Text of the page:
Knowing some of the terminology lets you follow conversations and recipes a lot easier.  I've seen many recipes where they just assume you know all their jargon and use that to weed out the people who aren't "serious" about joining them.  I worked in IT so I've seen that garbage my entire career.  Here's some definitions to get you on top of the curve.
Malt is the roasted and boiled grains used to make beer.  Extract kits turn the malt into a syrup to make things easy for beginners.  I use extract kits and may never start brewing with all-grain recipes.
Hops are flowers that add spice and flavor to beer.  They also preserve beer which is why so many craft recipes and IPA style beers are so hoppy.  IPA was a style brewed in England and shipped to their colonies in India, hence the name India Pale Ale.
Wort is unfermented beer.  It's the malt, hops, water, and maybe spices but no alcohol because yeast hadn't worked on it yet.  Must is unfermented wine or mead.  Water, fruit and or honey but again no alcohol.
Yeast normally comes in packets of emulsified live yeast bacteria.  It looks like granules.  The granules are broken down and release the yeast by soaking in warm water.  This is called proofing and gets the yeast ready to turn wort or must into beer or wine.
Brewers need to ensure that only the yeast they've bought get to participate in fermentation.  They use special chemicals to wash and sterilize their equipment.  The washing process may be abbreviated as CIP, or clean in place.  Alternatively, the brewer could let wild bacteria ferment the wort or must and call the resulting product lambic but using unknown varieties of bacteria like that makes it hard to be consistent from batch to batch.
Lees are the tired and dead yeast plus fruit, hops, grain, or whatever left in the bottom of the carboy after fermentation.  The carboy is the glass or plastic jug that the fermentation happens in.  Racking moves the fermented product into another carboy and leaves the lees behind to be washed away or composted.
That's most of the jargon which slowed me down when I didn't know the definitions.  I'll bring you more definitions as I learn them.  Good luck!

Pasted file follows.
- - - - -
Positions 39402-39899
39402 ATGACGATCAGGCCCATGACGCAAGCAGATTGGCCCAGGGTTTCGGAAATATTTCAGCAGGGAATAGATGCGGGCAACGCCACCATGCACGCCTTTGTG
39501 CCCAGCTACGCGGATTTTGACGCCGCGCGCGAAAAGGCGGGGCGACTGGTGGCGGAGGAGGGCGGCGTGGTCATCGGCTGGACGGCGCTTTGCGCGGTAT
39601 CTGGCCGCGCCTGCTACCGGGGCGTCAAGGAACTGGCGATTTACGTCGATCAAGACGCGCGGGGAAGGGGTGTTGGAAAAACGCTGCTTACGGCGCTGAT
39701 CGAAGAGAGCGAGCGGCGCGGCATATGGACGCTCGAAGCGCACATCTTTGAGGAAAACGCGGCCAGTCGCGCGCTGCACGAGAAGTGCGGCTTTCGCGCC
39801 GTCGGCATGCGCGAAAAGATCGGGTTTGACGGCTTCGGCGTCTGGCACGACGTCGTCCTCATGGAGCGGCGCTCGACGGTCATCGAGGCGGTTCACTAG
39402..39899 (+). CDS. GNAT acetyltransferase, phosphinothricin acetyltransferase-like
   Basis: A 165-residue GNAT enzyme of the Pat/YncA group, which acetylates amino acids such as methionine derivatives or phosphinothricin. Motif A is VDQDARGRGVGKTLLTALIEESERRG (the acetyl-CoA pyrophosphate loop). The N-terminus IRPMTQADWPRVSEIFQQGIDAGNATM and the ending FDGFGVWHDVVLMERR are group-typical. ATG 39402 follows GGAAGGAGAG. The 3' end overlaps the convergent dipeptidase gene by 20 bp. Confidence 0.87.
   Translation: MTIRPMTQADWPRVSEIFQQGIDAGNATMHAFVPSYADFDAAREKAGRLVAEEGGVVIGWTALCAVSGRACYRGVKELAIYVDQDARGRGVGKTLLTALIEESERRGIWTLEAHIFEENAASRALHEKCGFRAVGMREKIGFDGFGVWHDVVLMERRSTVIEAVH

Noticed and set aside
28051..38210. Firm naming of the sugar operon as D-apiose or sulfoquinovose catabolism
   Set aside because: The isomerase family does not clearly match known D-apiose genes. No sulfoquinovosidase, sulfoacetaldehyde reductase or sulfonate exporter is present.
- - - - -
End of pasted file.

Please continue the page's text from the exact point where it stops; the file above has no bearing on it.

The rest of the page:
Please drink responsibly. 

Sunday, July 13, 2014


Big Linux gaming news this weekend.  I turned on Steam to see a welcome announcement, that Mount & Blade: Warband is not only on sale right now, but also has a new Linux client and Workshop support.
A native Linux client for this popular Medieval RPG is great for Linux players like me.  Keeping the entire workflow of playing, recording, and editing on the same operating system should make things more stable.  I might use this as a launch point to begin recording and posting gameplay videos instead of just watching everyone else's and playing on my own.
Also, with Steam Workshop support in addition to the Linux client, players don't need to sort out mods with Wine anymore.  Players can just install compatible mods from the workshop.  
As these things usually go, I think we can expect Bannerlord, the sequel to Warband, to come out on multiple platforms when it is released.  That fraptious day may be a little further off, though.  I've heard the developer Taleworlds needs a new publisher after Paradox Interactive decided not to print this one.  
Regardless, this is a fun game and I look forward to conquering Calradia on my Linux gaming PC.

Trademarks are property of their respective owners and are used here without endorsement or commercial consideration.

Bugged By Comments

I've just discovered an odd bug occurring on my computer.  I can't post comments on YouTube.  That may be the curse you wish on most YouTube commentators but I swear it was going to be a civil remark.
A bit about my computer's background.  It's the iBuyPower i-series 301 I was just talking about.  Running "Precise Pangolin", Ubuntu 12.04 LTS, but I've changed out the default browser for Chromium.  The biggest suspect culprit right now is Pipelight and or Chrome UA Spoofer.  These plug-ins enable such basic and necessary functions as Netflix viewing on Linux PCs.  Now, I've had issues with Pipelight  and YouTube before which is why I suspect it now.
The behavior is that clicking on the "Share your thoughts" comment box on any YouTube video flashes a pop-up window with a very long URL which immediately closes.  The comment box doesn't have focus after the window goes away so I can't start typing and the window doesn't stay long enough to copy the URL but it's a YouTube page.  This happens both while the video is still running and after it has ended.  Like and share works and I can make comments while sharing to Google+, just not on the video.